6. Tom Walker says:

    Thanks for your comments, guys. I tried to include all the mistakes I’ve noticed when trawling through the web…some of them are unmissable!

  7. Thanks Dean!
    I’m definitely guilty of #5.You illustrated that point really well above.

    And with regards to looking up words, I spent years thinking that ‘salubrious’ meant the exact opposite to what it does. Luckily I never used it in a piece of writing, but I did avoid many neighbourhoods described as such…

  8. I have always had a problem with long sentences. Some of my work were rejected earlier and after proofreading several times, I found out that the rejection was because of long sentences.

  9. Thanks for this Dean. I think most writers would have fallen on the edge for at least 1 out of the 10. I can’t help but using the copy and paste technique, always find this to be helpful. Great post.

    .-= Jerry Okorie´s last blog ..Social Media Cheat sheet =-.

  10. I agree with your points. The number one thing that annoys me most when I read articles online or offline is the fixation with using buzzwords, jargon and corporate-speak. Writer should write in plain English and concentrate on getting the message across not impressing readers with meaningless terminology.

  11. As a writer, I really enjoyed your post. #4 is a particular pet peeve of mine. Also, I hate to be the jerk to point it out, but you have a typo in #4- should be choose instead of chose. We ALL need to remember #1! I am guilty of posting typos on my site even after proofreading. Sometimes having a different set of eyes do the proofing is key.

  12. As they say, keep it short, catchy, and simple! Quality is King when it comes to writing a stellar copy that will make even those who hate reading… get on the habit. Cheers!

  13. Sharon, thanks for having Tom here. Wonderful choice!

    Tom, awesome, sage advice. I’m glad I read these as there are several that do apply to my writing. Time to get out the ol’ polish.

    .-= George Angus´s last blog ..Read An E-Book Week =-.

  14. I thoroughly enjoyed this post. I know that I am guilty of some of these transgressions from time to time.


  15. Ray Martin says:

    Thank you so much for this. I am guilty mostly of the change of tense error. I try not to, but I still manage to.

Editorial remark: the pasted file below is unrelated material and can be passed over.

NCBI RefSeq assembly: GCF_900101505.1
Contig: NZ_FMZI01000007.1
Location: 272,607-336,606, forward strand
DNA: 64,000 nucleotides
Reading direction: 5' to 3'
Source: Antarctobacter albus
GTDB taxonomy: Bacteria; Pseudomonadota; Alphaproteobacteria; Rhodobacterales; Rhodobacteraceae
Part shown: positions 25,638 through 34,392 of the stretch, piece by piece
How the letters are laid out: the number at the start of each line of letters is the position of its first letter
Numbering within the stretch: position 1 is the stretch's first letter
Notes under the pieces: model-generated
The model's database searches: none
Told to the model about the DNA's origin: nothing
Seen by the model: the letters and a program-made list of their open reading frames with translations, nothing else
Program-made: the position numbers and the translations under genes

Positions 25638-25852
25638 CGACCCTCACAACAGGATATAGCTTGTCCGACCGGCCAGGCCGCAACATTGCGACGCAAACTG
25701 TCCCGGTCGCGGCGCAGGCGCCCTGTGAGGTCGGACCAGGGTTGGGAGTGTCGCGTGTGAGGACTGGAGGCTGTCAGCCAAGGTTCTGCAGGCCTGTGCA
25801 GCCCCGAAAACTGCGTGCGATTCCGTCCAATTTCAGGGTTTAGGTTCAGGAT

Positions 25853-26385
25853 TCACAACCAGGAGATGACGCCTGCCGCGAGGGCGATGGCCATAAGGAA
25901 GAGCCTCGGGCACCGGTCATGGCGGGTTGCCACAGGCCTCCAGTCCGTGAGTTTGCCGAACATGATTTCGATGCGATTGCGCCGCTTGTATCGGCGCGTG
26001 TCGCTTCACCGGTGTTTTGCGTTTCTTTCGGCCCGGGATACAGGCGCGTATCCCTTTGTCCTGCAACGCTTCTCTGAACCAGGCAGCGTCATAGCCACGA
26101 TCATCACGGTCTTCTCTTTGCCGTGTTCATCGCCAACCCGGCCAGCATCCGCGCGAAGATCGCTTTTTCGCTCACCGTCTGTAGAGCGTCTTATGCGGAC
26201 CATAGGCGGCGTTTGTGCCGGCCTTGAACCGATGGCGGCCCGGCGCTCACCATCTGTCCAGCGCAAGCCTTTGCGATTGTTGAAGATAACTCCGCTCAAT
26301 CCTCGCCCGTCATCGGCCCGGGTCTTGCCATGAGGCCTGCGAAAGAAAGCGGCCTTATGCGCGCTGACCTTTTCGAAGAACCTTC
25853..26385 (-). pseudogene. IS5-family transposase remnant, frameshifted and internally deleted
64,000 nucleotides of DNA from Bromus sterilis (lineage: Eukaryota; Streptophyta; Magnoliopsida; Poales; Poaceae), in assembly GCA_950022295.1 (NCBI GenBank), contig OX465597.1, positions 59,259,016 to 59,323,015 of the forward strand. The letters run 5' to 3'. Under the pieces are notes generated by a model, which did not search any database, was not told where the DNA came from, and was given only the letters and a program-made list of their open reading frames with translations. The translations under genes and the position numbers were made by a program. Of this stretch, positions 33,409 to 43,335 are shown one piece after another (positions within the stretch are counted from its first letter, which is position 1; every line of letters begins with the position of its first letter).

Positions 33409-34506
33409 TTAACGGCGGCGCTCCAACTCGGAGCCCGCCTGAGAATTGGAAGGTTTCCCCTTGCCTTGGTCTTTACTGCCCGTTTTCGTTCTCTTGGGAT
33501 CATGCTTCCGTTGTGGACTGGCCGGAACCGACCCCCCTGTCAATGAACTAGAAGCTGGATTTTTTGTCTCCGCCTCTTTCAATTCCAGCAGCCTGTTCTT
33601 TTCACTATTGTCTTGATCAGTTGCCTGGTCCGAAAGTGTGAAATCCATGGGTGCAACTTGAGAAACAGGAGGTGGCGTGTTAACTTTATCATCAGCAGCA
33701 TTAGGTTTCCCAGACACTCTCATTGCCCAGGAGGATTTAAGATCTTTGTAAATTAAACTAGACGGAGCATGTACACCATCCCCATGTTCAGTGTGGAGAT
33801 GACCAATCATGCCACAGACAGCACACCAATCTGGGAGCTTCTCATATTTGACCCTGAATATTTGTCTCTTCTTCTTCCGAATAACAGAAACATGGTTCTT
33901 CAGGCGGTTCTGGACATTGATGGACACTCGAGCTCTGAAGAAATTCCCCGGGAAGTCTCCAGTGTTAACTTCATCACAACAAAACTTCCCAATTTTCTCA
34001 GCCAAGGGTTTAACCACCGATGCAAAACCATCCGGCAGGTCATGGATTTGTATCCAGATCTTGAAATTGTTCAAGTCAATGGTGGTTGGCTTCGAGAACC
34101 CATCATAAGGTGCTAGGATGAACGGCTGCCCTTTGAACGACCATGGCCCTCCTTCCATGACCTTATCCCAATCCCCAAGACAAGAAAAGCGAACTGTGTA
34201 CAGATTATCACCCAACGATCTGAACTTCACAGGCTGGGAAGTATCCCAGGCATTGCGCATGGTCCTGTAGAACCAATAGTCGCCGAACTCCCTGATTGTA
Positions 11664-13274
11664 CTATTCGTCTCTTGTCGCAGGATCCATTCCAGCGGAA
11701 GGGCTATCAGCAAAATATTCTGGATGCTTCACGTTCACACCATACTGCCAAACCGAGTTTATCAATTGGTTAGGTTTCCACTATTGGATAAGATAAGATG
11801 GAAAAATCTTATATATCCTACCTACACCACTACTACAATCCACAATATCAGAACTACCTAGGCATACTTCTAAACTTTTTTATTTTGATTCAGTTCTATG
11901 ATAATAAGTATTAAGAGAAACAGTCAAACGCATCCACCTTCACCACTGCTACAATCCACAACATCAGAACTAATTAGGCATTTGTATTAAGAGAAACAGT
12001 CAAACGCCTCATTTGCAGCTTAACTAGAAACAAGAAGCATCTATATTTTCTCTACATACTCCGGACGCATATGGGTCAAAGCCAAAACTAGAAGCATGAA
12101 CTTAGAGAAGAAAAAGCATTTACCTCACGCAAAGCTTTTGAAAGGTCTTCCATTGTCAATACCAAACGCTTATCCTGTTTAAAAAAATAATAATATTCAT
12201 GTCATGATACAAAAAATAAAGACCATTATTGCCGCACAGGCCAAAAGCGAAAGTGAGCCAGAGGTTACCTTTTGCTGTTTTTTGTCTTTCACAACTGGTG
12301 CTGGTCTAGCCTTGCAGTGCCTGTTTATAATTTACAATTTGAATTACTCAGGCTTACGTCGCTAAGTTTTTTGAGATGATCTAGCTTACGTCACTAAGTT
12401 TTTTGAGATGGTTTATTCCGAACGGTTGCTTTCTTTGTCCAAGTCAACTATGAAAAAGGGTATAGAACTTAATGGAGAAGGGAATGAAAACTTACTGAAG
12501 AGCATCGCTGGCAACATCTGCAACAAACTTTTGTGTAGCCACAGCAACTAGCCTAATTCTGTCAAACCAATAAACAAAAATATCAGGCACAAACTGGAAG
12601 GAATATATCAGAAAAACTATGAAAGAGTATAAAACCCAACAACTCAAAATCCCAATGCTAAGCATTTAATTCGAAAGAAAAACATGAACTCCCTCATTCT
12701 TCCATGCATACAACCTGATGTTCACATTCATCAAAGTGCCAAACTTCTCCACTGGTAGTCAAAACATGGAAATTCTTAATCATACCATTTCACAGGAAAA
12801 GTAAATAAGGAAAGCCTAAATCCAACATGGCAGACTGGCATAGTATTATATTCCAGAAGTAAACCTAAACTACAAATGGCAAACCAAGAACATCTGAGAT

16. Great post!!!thanks for sharing!!!!

  17. I need this, what an excellent post. I will be sharing this with other bloggers for sure. 🙂

  18. Good post. Although writers already know these ‘rules’, and anyone who doesn’t should be paying the likes of you and I to know them on their behalf 🙂

  19. Thanks for the tips! I’ll keep these in mind.

  20. Tip #3 Word Choice
    If I am not sure what a word means, it is very possible that the reader will not know either. Another word should then be used.

  21. Thanks for putting up a informative and educative write up.

  22. These are the basics, but it is certainly good to be reminded of them once in a while. Perhaps all that outsource content writing should pay close attention…

  23. What a pleasure to read such a well written post. Thank you!

  24. Thanks for a great post, Writing effectively is something that most people should strive to do. I know I certainly see (and make) my fair share of writing gaffe’s each and every day.

    While one mistake will not kill a blog post, numerous ones certainly do greatly decrease my faith in what is being said.

    • When you write for a living, you will make a few mistakes, but proofreading thoroughly is a good way to identify and correct them, Steve. Glad you liked the post. 🙂

  25. Proof-reading for sure! You’d think that as an english lit major I would have it down pat but there are always words that make it through. An interesting addition to this might be “#11 Supplement Written Material with Pictures / Media Content” Sometimes, no matter how beneficial an article may be, it can drag. Photos draw attention and encourage readers to engage the written material more intensely to find out why there are such pretty pictures.

    Just a thought!